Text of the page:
The U.S. Post Office Used To Send Babies In The Mail

These days, parents never let their kids out of their sight. But once upon a time, they used to be literally mailed to their grandparents.

baby being wrapped up and sent through the mail to grandmas Joaquín Corbalán, Liza Summer, BruceEmmerling, Joe_Potato | Canva

On January 1, 1913, U.S. post offices began allowing people to mail parcels over four pounds in weight. With this allowance came very few restrictions on what people were and weren’t allowed to send — so some people decided to start testing those limits.

Strange items you would never think to send through the mail today began being sent through U.S. postal services — things like groceries, such as eggs, candy, butter. 


W. H. Coltharp, who was in charge of building the bank of Vernal, Utah, had the bright idea of sending bricks through the mail versus paying for wagon freights on a train. It was cost-effective, so he essentially sent the entire bank through the mail. According to, some people even sent snakes.

But by far there were even stranger items that would appear on the list.

The U.S. Post Office used to allow babies to be sent through the mail.

Nancy Pope, the head curator of history at the National Postal Museum, revealed to that there were about seven recorded instances of people mailing children between 1913 and 1915. The first? A baby in Ohio.


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The Beagues, a couple from Ohio, decided to take advantage of the loose restrictions on mailing to send a very important package: their infant son.

After paying 15 cents and an unknown amount to insure the child for $50, the Beagues handed him over to their mailman and shipped him off to his grandmother’s house about a mile away from them.

“The first few years of parcel post service — it was a bit of a mess,” Pope said. “You had different towns getting away with different things, depending on how their postmaster read the regulations.”


Sending babies through the mail wasn’t a common occurrence. As Pope said, there were only seven recorded instances, but it’s not as if these people were just handing up their babies to strangers.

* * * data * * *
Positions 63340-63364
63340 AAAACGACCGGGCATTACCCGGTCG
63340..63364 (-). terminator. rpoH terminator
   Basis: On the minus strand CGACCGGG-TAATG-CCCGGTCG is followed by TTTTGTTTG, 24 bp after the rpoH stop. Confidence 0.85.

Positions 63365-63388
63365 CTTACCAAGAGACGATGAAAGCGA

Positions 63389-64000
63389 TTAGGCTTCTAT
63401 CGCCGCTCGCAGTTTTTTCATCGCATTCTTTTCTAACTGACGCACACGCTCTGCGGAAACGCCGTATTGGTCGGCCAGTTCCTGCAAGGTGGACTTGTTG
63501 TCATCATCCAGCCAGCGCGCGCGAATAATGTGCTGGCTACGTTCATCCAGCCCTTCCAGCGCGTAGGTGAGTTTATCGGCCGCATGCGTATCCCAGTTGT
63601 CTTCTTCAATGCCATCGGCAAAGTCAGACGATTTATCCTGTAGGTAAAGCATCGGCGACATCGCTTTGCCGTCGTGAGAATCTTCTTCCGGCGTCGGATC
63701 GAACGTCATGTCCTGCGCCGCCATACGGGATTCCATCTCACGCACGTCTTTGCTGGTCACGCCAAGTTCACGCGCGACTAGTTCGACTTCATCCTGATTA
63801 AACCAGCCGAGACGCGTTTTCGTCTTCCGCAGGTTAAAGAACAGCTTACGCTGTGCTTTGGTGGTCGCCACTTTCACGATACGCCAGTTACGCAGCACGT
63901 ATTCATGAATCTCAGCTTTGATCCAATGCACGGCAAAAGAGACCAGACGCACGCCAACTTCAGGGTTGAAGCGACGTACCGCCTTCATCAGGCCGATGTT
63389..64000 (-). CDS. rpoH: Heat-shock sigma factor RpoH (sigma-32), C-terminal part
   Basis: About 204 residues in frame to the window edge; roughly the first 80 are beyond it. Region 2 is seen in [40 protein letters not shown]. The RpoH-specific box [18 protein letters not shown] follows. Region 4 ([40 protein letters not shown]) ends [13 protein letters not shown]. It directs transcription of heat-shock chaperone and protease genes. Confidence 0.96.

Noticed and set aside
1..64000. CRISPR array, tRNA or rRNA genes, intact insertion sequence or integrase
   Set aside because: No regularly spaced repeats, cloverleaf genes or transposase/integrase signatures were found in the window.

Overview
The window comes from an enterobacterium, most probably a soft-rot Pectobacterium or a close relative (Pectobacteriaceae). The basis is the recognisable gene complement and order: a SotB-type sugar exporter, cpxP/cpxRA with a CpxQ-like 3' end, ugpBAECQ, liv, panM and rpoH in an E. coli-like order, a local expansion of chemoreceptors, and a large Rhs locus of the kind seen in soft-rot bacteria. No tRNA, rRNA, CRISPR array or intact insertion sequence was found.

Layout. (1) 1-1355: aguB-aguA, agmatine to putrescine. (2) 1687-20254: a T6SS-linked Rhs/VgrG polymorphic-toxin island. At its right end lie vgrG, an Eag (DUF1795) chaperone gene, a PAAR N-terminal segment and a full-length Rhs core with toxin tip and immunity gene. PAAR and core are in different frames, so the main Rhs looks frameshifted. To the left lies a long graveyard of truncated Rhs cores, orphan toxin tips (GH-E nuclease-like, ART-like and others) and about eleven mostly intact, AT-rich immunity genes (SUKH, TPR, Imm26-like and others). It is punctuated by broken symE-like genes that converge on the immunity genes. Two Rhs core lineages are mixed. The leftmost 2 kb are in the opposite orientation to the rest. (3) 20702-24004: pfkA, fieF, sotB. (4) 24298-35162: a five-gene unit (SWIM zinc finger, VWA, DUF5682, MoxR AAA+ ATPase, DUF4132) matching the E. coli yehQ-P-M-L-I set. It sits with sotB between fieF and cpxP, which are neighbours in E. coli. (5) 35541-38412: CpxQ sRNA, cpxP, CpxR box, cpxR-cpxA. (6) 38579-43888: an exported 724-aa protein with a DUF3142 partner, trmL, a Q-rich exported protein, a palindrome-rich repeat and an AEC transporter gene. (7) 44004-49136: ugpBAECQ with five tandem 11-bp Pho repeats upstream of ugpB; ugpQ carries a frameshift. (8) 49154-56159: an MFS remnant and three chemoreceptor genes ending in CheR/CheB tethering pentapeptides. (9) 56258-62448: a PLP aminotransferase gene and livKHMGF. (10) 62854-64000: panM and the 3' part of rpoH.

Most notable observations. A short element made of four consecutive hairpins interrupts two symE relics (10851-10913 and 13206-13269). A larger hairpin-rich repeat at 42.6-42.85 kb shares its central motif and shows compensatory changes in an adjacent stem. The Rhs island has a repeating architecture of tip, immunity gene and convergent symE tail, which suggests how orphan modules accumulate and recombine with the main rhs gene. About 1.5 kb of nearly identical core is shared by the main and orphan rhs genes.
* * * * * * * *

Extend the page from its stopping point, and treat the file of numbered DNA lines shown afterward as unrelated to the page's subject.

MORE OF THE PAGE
In those days, people became very close with their mailmen, and for that reason, these instances were treated more as publicity stunts rather than a regular postal service being offered, according to fact-checking site Snopes.

The viral photos that people may have seen were staged and taken from a collection of historic Smithsonian Institution (SI) photographs, later uploaded to Flickr. According to the paper trail, the author of a Smithsonian Institute article spoke with Pope in 2009, who gave the same explanation.

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A 6-year-old girl was once sent as a parcel through Railway Mail.

On February 19, 1914, a 48.5-pound package (just under the 50-pound limit) had been “mailed” over 73 miles from Grangeville to Lewiston, Idaho via Railway Mail. That package was a 6-year-old girl named May Pierstorff.

The 53-cent postage stamp attached to May’s coat was far cheaper than paying for a ticket on the train, and May’s parents wanted to send her off for a visit to her grandmother’s house. Fortunately, the mailman on duty was one of their relatives, Leonard Mochel.

After hearing about the incident and how May’s parents cheated the system a little (read: used it to their advantage), Postmaster General Albert S. Burleson banned postal workers from accepting humans as mail.

However, this didn’t immediately stop people from sending babies and kids through the mail.


Two more recorded instances of this occurring happened in 2015. 

One came from a mother in Florida, who mailed her 6-year-old daughter 720 miles away to Virginia in order to visit her father who had a home there. And in August 1915, the last recorded instance of a child being sent through the mail was 3-year-old Maud Smith.

Smith's grandparents mailed her 40 miles through Kentucky to visit her sick mother. When Superintendent John Clark of the Cincinnati division of the Railway Mail Service investigated the incident, he asked why the mailman had accepted the “package” when it was now against regulations. “I don’t know if he lost his job, but he sure had some explaining to do,” Pope said.

More requests to send children through the mail came in, but they had no longer been accepted as they once were, and that put an end to the U.S. Post Office’s odd history of sending babies through the mail.


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Isaac Serna-Diez is an Assistant Editor for YourTango who focuses on entertainment and news, social justice, and politics.